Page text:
Victoria’s Secret is facing some all too familiar criticism today. The women’s fashion giant is being blasted for their new, controversially-titled “The Perfect Body” campaign.
One campaign poster in particular seems to be eliciting the most criticism. The poster features three very thin, underwear-clad models with the words “The Perfect Body” written over them. The company is once again under fire for calling a body type "ideal" or, to use their words, "perfect," when it is completely unrealistic for the vast majority of women.
It didn’t take long for criticisms to start pouring in. Here’s a sampling of them:
Popular VideoThis young teenage singer was shocked when Keith Urban invited her on stage at his concert. A few moments later, he made her wildest dreams come true.
In addition to the Twitterverse outrage, a petition on Change.org is demanding that Victoria’s Secret end the campaign.
“This [campaign] promotes low self-esteem among women who are made to feel that their bodies are inadequate and unattractive because they do not fit into this narrow standard of beauty,” the petition says. “This endorses dangerous beliefs about women’s bodies and their value, which contributes to a culture that promotes serious health problems such as low self-esteem, negative body image and eating disorders.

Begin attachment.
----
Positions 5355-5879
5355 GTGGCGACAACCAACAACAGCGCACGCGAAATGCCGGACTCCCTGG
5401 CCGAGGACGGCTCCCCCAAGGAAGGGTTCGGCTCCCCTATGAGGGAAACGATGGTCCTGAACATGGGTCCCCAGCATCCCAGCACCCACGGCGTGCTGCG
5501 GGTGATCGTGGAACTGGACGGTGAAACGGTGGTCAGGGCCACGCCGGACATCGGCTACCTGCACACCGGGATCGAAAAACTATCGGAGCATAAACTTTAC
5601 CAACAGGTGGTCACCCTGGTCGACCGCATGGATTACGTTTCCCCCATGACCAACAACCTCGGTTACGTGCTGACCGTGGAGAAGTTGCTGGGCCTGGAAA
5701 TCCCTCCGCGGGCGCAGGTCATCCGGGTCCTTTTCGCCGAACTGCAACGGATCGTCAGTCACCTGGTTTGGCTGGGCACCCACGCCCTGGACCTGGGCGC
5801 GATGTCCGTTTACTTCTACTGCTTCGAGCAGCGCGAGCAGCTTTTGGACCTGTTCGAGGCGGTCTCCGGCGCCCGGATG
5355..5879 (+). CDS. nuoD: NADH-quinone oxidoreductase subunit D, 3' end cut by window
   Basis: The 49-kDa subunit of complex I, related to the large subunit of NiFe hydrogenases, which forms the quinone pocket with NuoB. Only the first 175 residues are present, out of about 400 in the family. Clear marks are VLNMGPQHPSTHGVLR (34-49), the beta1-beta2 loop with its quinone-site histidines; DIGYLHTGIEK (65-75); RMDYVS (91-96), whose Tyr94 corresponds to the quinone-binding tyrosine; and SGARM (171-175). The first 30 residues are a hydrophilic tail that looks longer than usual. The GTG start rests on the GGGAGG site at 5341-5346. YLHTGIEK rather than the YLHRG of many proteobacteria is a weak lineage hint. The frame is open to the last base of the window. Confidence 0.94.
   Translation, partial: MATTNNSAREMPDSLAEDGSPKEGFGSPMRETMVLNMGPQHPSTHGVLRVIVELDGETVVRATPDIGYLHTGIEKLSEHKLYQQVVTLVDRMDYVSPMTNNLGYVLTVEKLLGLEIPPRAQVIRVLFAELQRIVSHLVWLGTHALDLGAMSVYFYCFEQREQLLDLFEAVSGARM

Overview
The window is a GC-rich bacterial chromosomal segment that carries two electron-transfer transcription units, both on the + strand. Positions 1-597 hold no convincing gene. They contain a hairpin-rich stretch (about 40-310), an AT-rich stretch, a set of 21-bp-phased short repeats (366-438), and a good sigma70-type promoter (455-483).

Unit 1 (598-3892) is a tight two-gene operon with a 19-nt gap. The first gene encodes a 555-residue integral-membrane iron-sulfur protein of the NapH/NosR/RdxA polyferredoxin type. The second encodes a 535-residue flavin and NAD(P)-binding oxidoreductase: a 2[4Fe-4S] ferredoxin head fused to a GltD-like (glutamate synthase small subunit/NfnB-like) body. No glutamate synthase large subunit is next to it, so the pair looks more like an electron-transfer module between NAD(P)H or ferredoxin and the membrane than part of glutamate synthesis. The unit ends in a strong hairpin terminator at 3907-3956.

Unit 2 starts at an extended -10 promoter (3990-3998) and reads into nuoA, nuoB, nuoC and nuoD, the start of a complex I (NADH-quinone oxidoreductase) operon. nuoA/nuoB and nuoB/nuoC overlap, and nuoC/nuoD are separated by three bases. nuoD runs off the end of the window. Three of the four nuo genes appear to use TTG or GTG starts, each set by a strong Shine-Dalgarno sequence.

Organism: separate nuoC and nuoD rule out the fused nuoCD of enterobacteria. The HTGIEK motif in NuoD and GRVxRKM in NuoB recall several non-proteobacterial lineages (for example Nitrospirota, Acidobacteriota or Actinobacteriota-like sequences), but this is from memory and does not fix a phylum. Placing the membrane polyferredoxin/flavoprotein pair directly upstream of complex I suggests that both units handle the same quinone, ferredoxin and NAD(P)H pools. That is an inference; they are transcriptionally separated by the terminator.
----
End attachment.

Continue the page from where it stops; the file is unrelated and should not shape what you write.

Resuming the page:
Popular VideoThis young teenage singer was shocked when Keith Urban invited her on stage at his concert. A few moments later, he made her wildest dreams come true:
“Victoria’s Secret is hugely popular among young women, and they have a crucial responsibility to not use harmful and unhealthy ideas to market their products. We would like Victoria’s Secret to take responsibility for their irresponsibility.”
A number of people who signed the petition chimed in with comments.
“I’m signing because body shaming is disgusting,” signee Samantha McGettigan wrote. “Why can’t you just accept everyone is different. It also shows a negative body image to our growing girls and idolizes women for men. We aren’t all skinny minis and that needs to be accepted sooner rather than later.”
“I’m tired of being told I look unhappy because I don’t look a certain way,” Sophia Binns added.
“Body shaming is irresponsible and damaging,” Hannah Welby argues. “As is setting a specific standard of beauty and perfection. As women we need to be encouraged and celebrated in all our appearances and not pigeonholed. For male campaigns this can also be an issue that needs addressing.”
Victoria's Secret is yet to respond to the complaints.